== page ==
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PREVIEW | AIDS | District supervisor to act against VMC-PACE obstinacy

29 Oct
Although slow-going—and, so far, unproductive—I’m still encouraged by the fact that, unlike the past, I have people who at least purport to be on my side interested in things like the denial of essential medical treatment for my terminal condition.

Morning view from my room at Regional Medical Center (contrast to VMC = Demon Death Trap)

There’s Joseph Nazarian, who is representing my cause against Dr. Crapo, as described in these posts:

As you’ll see from these posts, the substantive and meaningful portions of my claim against Dr. Crapo were spearheaded and executed by me; whereas, Mr. Nazarian has yet to complete the simple task of resubmitting a claim with a more specific date to Santa Clara County lawyers to avoid another denial. Still, I’m confident that as the claim advances, he’ll prove useful, even if only through the use of his letterhead in correspondence and name in court documents (serious people hire attorneys is the message I so longed to send scumbags like those in this county for quite some time).

Twilight as seen from my room at Regional Medical Center (contrast to VMC = Demon Death Trap)
Then, there’s Denise Miller, who is representing me in the enforcement of a peaceable contact order issued by a court, authorizing me to patron the PACE Clinic; when issued, both parties (me and PACE) acknowledged that the clinic is my only option for treatment, and that, provided contact was peaceful and orderly, I would be allowed to pursue treatment:

Still, PACE is refusing to see me, and I’m not hopeful they’ll change their minds anytime soon. The recent update to the first post shows that absolutely no affirmative action has been taken in a fairly cut-and-dry case; the post in its entirety demonstrates a disturbing lack of attention to detail, bordering on senile-like confusion (but, then again, PACE and the Law Foundation are paid from the same coffers, and none of this is unfamiliar to me at all; next, it’ll be constant delays that are invariably someone else’s fault besides the attorneys, and which last until some calamity occurs which draws me away from pushing things forward).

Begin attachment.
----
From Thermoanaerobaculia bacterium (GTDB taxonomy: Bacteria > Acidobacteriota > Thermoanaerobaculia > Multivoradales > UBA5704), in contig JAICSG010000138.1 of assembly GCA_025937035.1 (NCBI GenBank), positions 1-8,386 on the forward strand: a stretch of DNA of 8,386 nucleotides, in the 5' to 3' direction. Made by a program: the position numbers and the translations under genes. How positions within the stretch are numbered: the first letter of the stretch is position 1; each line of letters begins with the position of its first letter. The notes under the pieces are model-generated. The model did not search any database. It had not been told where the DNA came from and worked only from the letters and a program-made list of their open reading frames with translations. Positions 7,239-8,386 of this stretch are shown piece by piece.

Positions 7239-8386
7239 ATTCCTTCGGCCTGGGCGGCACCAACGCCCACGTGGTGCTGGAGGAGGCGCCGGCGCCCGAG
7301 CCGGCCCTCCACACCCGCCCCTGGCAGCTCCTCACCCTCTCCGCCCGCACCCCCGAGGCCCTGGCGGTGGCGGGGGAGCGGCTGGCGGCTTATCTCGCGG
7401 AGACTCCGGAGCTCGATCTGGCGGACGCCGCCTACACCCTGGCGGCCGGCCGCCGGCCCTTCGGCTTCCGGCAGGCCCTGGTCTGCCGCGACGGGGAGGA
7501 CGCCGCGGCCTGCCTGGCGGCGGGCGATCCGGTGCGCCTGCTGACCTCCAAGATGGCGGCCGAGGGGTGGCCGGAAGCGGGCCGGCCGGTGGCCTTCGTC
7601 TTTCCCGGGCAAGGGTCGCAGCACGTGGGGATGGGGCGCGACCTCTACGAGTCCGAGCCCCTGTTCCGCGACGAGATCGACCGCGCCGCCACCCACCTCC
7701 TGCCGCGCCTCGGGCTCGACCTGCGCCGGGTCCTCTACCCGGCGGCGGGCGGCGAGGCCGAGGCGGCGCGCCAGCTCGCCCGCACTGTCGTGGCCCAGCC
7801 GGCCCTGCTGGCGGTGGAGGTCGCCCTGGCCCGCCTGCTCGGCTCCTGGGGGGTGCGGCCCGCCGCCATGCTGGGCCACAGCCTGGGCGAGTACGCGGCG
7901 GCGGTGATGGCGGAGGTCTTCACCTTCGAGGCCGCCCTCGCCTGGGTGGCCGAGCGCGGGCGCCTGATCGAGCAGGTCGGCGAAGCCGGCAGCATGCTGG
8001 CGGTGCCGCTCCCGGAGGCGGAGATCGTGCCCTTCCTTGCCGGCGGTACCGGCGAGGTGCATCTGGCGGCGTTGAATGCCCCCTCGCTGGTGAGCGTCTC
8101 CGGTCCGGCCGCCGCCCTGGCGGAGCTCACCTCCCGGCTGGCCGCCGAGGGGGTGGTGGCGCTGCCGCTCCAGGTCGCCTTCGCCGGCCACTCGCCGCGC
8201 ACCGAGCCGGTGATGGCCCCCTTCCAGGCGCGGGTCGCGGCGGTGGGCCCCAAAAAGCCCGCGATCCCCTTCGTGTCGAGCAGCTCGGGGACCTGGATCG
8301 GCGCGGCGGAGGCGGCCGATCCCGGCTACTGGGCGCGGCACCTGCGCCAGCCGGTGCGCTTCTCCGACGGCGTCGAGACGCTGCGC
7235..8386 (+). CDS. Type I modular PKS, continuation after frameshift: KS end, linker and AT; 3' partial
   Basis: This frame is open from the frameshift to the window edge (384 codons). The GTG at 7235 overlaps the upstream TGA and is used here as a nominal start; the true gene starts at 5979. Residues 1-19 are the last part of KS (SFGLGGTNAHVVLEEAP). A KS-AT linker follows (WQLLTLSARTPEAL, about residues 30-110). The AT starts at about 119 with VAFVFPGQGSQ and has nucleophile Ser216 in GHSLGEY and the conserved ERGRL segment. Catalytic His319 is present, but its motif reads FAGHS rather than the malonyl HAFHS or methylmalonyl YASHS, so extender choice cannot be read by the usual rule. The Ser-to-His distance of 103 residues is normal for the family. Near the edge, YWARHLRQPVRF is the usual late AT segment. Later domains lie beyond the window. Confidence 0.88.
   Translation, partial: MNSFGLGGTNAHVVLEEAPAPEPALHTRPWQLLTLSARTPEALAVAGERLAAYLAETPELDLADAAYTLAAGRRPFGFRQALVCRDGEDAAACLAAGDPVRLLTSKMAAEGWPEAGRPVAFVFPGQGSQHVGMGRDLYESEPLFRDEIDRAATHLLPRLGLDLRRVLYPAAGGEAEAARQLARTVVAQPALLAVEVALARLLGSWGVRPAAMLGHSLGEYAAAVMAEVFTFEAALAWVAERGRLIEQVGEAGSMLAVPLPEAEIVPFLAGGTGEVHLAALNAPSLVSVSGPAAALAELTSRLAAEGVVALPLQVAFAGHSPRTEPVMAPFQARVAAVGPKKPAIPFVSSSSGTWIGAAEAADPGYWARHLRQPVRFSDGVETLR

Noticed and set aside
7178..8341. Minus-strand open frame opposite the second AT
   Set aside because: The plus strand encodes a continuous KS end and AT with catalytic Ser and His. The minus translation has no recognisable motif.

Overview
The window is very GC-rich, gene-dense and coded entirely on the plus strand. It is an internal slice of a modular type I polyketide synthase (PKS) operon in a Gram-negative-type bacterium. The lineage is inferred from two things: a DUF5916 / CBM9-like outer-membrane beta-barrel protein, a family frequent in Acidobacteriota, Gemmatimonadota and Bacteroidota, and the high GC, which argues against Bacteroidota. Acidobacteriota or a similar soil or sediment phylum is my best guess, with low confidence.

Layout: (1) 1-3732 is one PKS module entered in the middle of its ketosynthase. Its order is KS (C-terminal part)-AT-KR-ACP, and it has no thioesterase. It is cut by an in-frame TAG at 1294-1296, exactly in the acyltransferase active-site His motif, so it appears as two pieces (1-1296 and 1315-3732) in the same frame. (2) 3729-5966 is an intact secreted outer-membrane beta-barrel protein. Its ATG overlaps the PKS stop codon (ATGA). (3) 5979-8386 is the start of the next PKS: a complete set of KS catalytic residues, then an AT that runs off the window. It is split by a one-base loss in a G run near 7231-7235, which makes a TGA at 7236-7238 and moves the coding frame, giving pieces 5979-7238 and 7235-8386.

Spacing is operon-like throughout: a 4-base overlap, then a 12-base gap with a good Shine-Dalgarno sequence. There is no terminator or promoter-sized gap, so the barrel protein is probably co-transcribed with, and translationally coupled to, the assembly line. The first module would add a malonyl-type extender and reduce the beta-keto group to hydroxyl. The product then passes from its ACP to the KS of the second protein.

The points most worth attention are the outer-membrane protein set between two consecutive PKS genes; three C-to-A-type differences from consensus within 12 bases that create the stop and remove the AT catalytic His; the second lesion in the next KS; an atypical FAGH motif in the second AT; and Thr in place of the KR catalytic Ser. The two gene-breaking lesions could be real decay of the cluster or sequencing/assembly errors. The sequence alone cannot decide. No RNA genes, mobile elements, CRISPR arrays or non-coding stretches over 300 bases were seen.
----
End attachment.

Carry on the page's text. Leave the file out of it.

Like with the first, I’ve done all the legwork myself—all of it—even getting my insurance provider to grant options for medical treatment:

My room at Regional Medical Center (not VMC), where I hope to receive definitive treatment for a common intestinal infection that usually takes only four weeks to treat—not four months, as per VMC [see VMC = Demon Death Trap]
The third person to (possibly) get involved isn’t an attorney, but was recommended by one, but is District Supervisor, Cindy Chavez. Initially, I scoffed at taking Holden Green’s advice, but am glad now that whatever reservations I may have had were overridden by desperation. Although I have yet to see any results—or even speak with Ms. Chavez directly—I’m encouraged by how well staff at the District Supervisors’ offices keep track of follow-up dates, and am floored by their willingness to take on every task within their power to do. Minus the phone calls, here’s the correspondence between me and District I Supervisor Mike Wasserman’s Policy Analyst, who epitomizes the ideal American work ethic and job responsibility:

This exchange of e-mails is encouraging on another note, as well; I haven’t once had to initiate a follow-up, whereas, as of early this week, I’m still hounding the same attorney with the same issue, which is now nearly a month old:

You called? They called? The plan? It’s almost Thursday…

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Posted by on October 29, 2015 in Uncategorized

 

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